On the cooking competition shows I seem hopelessly addicted to, people are always cooking “duos,” as in “this is a duo of pork loin.”
Well, it has been a long day at the real job, so rather than try to write something profound, I’m going to offer your a trio of blogosphere.
Michael Jinkins at the Call and Response blog is tired of people trivializing the gospel.
What does the church have that others don’t? Please excuse me while I get biblical. We have the Word of God in an earthen vessel. We have a genuinely serious response to the realities facing the peoples and societies of our world. We don’t need a church that humors our foibles, but a God who forgives our sin. We don’t need a liturgy that tells us to try a little harder, but a God who raises us from death. There’s not much room in the foolishness of the gospel for base silliness. The folly of the cross is for real.
My brilliant daughter at Christian Girl at College offers her thoughts on why young people don’t like old people and the fear of death.
It was important for me to learn I was mortal – that my life could stop before I wanted it to. I wouldn’t say it was fear of death that drew me closer to God. It was gratitude that I didn’t need to be afraid. I couldn’t really die, after all. My baptism was my drowning, my death, so I couldn’t die again. Death no longer had power over me. I could live as God commanded me to live.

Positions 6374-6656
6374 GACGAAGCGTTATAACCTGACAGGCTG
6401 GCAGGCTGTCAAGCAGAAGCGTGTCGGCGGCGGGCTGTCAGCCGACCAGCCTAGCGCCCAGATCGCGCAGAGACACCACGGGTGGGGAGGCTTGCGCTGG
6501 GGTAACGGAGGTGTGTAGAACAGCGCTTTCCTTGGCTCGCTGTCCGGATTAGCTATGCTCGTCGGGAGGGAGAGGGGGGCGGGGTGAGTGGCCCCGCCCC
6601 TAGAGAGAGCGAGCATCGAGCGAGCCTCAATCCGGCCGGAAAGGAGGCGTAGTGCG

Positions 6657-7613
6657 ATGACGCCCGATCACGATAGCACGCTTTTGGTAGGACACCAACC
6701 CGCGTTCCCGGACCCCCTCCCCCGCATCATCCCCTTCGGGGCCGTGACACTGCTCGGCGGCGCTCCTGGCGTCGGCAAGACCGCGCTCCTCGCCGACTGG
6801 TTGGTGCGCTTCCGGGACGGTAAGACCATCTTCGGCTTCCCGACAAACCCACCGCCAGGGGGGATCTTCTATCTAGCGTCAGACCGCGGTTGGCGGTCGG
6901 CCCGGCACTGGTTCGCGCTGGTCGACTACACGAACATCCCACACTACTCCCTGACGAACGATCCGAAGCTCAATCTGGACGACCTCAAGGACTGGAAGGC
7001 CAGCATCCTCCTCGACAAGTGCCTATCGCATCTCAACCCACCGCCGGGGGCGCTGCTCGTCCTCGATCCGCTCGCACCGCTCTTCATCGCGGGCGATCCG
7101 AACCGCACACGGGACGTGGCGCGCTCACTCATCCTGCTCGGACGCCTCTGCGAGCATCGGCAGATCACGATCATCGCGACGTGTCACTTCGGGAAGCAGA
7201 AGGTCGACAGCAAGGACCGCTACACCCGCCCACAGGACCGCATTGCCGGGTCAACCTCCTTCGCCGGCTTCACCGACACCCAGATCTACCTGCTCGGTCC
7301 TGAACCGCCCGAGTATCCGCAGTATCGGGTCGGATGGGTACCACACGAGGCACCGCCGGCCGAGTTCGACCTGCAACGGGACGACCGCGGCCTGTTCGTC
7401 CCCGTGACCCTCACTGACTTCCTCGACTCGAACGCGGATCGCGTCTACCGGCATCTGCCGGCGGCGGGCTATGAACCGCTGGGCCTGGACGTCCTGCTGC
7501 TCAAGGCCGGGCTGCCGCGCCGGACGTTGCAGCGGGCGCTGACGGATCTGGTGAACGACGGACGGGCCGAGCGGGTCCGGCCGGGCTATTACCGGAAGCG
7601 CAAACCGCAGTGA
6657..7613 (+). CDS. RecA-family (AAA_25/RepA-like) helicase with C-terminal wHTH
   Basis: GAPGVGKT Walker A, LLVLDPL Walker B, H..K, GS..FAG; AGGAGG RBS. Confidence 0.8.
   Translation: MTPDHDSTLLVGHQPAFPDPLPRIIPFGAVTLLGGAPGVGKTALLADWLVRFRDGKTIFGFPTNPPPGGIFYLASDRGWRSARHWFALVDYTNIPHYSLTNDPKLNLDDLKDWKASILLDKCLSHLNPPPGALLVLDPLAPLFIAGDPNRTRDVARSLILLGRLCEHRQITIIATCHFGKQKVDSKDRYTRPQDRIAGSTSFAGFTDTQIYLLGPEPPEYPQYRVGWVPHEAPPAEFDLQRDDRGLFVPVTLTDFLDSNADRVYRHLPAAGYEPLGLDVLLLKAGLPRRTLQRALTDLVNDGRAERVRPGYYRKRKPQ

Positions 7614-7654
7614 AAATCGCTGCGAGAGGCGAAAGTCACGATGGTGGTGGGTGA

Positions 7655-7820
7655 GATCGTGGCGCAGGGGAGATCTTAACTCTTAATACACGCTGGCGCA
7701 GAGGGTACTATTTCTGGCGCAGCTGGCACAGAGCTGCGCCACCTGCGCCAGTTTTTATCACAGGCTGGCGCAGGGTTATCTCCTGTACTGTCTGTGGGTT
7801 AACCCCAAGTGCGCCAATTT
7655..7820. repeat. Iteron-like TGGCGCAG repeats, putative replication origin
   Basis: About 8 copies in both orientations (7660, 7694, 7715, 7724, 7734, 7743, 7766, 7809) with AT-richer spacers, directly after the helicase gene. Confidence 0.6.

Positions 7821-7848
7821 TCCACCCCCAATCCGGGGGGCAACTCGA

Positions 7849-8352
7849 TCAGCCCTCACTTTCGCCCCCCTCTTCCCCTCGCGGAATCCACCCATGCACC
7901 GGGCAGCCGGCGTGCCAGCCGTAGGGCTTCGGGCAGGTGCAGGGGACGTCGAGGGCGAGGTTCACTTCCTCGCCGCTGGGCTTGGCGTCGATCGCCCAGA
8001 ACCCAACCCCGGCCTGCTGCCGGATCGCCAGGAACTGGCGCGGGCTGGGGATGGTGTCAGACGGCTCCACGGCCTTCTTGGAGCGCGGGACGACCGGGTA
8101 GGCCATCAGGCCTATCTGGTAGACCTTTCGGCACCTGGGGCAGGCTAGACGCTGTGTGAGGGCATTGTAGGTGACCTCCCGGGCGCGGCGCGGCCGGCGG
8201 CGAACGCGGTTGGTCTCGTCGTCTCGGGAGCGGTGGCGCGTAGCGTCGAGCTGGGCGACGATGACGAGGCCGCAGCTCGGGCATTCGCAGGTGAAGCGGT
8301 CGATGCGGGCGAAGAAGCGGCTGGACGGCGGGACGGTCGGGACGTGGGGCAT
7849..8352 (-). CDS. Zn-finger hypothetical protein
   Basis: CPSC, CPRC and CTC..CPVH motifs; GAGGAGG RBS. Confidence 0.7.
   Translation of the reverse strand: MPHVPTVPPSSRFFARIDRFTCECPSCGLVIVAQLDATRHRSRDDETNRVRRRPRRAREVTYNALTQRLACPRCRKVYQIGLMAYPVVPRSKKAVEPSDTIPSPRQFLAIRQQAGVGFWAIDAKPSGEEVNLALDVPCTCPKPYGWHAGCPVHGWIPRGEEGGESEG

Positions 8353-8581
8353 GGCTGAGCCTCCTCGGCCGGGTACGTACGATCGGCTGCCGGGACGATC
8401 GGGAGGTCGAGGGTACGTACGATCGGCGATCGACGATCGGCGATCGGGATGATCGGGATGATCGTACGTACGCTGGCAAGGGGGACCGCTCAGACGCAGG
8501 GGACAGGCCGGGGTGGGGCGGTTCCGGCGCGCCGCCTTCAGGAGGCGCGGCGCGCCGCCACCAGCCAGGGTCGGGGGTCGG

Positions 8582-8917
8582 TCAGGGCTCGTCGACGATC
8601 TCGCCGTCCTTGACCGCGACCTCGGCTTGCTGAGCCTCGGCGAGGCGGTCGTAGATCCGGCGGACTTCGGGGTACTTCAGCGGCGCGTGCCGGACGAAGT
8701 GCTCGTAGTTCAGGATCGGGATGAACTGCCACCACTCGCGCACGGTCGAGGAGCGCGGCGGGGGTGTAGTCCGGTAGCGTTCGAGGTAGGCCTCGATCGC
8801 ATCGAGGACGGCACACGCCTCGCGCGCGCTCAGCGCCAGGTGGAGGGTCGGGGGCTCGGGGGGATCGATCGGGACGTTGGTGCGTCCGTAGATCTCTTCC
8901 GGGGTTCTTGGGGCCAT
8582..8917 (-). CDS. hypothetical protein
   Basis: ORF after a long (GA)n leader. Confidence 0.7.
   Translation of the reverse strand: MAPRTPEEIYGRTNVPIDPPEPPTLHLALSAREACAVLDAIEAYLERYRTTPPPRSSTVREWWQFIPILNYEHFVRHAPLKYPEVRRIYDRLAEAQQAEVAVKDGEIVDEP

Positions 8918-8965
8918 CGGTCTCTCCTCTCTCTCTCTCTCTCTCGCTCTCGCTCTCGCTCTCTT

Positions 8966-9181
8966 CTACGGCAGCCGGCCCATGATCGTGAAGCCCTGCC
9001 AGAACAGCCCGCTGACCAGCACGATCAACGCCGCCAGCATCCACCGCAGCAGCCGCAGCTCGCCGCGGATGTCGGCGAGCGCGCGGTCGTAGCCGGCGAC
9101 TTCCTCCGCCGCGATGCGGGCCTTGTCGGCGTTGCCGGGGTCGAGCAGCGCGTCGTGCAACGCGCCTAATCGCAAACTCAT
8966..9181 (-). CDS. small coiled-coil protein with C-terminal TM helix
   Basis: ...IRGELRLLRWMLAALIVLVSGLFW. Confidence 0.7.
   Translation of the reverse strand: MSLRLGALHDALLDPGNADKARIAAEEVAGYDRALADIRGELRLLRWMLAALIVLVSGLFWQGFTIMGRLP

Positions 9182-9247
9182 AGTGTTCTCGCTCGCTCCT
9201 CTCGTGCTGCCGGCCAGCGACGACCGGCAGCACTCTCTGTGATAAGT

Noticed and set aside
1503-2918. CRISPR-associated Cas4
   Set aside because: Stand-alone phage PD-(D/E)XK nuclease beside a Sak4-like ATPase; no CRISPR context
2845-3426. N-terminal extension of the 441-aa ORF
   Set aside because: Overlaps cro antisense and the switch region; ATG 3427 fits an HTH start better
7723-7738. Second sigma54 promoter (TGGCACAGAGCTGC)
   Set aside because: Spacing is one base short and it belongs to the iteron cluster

Dan Dick at United Methodeviations is tired the bickering buttheads who ruin Christmas.
Why do we celebrate Christmas? I celebrate because I want to. I want to focus on the hope and joy. I want to make Jesus a more central part of my life. I want to experience God’s love and grace, and I want to be inspired to share it with others. I want to immerse myself in the rich traditions of the Christian faith — both myth and mystery — and be amazed all over again. I want to laugh and sing and watch Rudolph learn to fly and Charlie Brown learn the true meaning of Christmas. I want the whole experience, and I don’t want a bunch of bickering buttheads ruining it for me — and I’m not going to let them. I can self-differentiate just enough to have the kind of Christmas I like and I can only hope that my enjoyment won’t infringe on the enjoyment of others. I can’t fathom taking Christ out of Christmas, but then, I don’t have to.